[As far as possible, the details described here should be communicated in silence, through the facial expressions and subtle gestures of the actors. Where there are gaps, dialogue will step in if it must.]
Extra complications: he’s anxious that they won’t be able to find seats on the train, and that she will complain about it for each of the 56 minutes to Andover, even though he wanted to get the train from Waterloo where he would have found them seats. In a fiery reaction, instantly regretted words escape her about wishing she’d taken the Woking route and – even worse – just used her 16-25 Railcard, forsaking him to his fate as a single traveller paying an extortionate single fare. “I’m tired of subsidising your poor life choices” etc etc. Her 16-25 lies dormant at the bottom of her handbag, a weighty reminder of her vanishing youth. Perhaps from him (moment of madness): “You better make use of the 16-25 now, you won’t have it for much longer.”
And why does she always have to carry the railcard? Why is it always her responsibility? Lots of fundamental issues raised e.g. who is their Two Together card for? Does she need him as much as he needs her? (Or perhaps leave these as ELEPHANTS IN THE ROOM?).
Train turns from ‘Due’ to ‘Cancelled’ (too poignant?).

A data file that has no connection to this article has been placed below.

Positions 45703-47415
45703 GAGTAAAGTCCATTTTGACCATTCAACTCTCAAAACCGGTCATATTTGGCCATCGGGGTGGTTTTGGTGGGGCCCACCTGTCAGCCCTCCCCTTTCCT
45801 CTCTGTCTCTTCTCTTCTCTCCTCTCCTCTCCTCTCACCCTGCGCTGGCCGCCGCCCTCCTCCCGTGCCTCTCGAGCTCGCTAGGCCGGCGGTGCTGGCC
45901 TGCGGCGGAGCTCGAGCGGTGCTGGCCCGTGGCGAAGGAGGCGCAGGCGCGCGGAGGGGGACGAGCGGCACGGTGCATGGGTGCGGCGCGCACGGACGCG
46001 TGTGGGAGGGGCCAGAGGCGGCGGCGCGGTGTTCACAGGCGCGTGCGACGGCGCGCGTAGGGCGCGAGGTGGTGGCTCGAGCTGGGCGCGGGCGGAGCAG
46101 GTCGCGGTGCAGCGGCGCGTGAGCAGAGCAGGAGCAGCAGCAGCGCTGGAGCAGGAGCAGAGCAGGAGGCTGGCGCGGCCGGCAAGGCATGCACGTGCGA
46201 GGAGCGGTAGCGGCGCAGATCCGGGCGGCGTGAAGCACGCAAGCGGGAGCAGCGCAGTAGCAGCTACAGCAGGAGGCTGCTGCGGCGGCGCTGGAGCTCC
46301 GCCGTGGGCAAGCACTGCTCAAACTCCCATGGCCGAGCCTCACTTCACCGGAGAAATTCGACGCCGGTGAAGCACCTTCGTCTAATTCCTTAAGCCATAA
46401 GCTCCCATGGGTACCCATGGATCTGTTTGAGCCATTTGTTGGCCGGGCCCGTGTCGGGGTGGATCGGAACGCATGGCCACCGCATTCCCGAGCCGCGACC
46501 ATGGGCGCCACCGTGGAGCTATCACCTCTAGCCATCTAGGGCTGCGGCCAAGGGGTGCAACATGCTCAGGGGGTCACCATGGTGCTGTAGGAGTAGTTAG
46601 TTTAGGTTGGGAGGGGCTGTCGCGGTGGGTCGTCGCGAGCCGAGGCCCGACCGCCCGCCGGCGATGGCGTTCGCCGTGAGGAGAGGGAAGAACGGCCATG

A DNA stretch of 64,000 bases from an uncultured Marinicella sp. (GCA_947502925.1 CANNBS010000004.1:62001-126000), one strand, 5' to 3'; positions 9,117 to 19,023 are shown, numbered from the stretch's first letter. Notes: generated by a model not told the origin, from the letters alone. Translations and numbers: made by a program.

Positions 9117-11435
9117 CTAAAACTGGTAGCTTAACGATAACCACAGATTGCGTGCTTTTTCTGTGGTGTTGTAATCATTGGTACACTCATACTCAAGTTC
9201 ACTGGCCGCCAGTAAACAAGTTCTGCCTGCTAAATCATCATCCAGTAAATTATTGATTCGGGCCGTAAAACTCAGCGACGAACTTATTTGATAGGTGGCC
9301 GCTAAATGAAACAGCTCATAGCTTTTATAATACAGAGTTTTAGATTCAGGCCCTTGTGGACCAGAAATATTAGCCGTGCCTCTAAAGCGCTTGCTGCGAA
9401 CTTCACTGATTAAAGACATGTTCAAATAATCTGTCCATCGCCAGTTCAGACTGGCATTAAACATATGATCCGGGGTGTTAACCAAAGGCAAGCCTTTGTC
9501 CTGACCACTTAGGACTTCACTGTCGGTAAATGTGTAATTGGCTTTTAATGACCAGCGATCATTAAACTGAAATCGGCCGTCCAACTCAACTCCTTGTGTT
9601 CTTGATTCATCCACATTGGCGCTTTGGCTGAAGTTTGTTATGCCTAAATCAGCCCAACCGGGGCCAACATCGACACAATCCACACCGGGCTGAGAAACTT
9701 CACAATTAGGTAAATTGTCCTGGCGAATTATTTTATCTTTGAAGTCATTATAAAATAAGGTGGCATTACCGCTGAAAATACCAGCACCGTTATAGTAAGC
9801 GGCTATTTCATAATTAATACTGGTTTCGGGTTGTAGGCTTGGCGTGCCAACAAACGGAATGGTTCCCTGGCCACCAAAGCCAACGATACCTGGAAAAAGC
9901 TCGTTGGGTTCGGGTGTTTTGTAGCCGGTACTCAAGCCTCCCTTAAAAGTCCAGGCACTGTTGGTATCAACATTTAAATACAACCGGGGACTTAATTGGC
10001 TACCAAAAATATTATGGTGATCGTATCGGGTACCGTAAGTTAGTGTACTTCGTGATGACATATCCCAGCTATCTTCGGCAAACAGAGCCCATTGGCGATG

Perhaps a year in the future. On quiet Southern train. Female is on phone to friend, distraught. He has just broken up with her. We learn that male had initiated argument on the platform of Tulse Hill and left her there. Inspector comes up, rather too jolly. Female is in tears, finds it hard to find ticket and Two Together Railcard, hands shaking etc. Inspector’s jollity rapidly transforms to scrutinising frown. “Where is your named partner?” With horror, she realises her journey is on their Two Together Railcard. Inspector has audacity to point to male’s picture in the photo card, where male stands in a smile-less pose, by her side. Like it used to be. Emotional outpouring. Inspector starts to tap into his machine the details of a fine for breach of terms and conditions of Railcard. She cries / wails / clutches for him. Pit of despair. Nadir. Hope has left the theatre/universe. She begs for inspector’s understanding (FORGIVENESS?). Conductor not forthcoming (“This Railcard is a commitment; you young folk just throw your chances away”). End act somewhere like Norbury.